| White-tailed prairie dogs are threatened in many places because they have been the target of pest control programs. They live in burrow colonies made up of groups of females and young. Males have few group interactions. They set up their own territories, which they defend throughout the year, but allow females to enter during the breeding season. Badgers, coyotes, bobcats, weasels, foxes, black-footed ferrets, eagles, and hawks all prey upon white-tailed prairie dogs.
Males are larger than females.
366.6 mm males; 348.8 mm females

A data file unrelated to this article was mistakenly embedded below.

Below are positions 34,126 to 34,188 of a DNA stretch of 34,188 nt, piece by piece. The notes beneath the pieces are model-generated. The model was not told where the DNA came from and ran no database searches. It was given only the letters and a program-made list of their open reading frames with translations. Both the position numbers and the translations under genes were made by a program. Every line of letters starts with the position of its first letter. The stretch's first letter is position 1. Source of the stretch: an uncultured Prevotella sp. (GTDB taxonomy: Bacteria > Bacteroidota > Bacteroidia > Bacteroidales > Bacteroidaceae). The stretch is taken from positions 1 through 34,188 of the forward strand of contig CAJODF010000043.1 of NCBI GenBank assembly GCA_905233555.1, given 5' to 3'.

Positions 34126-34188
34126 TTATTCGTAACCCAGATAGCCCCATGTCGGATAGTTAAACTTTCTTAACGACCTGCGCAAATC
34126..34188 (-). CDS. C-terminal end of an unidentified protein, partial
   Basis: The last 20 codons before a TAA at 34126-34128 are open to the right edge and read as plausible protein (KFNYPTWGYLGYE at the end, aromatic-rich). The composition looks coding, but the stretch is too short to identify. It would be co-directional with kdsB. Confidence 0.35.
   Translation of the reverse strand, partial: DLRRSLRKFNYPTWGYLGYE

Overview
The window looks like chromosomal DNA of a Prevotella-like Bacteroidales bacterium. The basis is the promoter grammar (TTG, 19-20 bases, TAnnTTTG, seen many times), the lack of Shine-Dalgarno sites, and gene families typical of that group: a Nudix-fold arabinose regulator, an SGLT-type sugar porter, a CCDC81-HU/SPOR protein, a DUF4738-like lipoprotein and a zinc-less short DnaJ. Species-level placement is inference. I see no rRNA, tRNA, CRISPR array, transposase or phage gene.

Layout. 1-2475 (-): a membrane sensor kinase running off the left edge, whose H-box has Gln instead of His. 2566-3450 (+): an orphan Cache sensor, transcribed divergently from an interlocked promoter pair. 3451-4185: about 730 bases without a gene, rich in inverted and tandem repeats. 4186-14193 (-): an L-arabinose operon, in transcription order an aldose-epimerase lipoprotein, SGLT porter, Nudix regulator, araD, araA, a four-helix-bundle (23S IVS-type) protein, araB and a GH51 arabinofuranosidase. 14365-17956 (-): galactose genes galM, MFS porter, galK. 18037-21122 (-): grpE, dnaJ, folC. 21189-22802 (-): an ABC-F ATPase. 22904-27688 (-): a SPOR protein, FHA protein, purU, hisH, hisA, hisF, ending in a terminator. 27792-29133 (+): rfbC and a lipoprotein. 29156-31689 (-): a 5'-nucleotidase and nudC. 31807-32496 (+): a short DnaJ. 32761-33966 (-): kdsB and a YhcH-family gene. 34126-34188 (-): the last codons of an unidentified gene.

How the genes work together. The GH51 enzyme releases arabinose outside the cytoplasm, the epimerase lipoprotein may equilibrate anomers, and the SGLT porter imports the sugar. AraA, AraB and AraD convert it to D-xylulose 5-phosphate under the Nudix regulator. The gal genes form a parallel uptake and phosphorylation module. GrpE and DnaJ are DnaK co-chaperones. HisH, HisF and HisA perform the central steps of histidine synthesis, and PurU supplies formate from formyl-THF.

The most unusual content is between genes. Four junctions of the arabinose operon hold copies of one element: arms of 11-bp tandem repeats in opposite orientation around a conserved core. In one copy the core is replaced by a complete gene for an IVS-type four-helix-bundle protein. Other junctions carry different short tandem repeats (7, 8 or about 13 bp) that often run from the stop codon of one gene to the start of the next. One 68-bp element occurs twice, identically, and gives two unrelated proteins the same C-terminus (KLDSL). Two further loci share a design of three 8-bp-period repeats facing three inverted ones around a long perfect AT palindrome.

352-390 mm males; 322-375 mm females
1,239 g males; 868 g females
850-1,675 g males; 705-1,050 g females
Merriam, C.H., 1890. Description of a new prairie dog from Wyoming, p. 33. North American Fauna, 4:33-35.
Mammal Species of the World (opens in a new window).
Mammalian Species, American Society of Mammalogists' species account (opens in a new window).
Click to enlarge this image.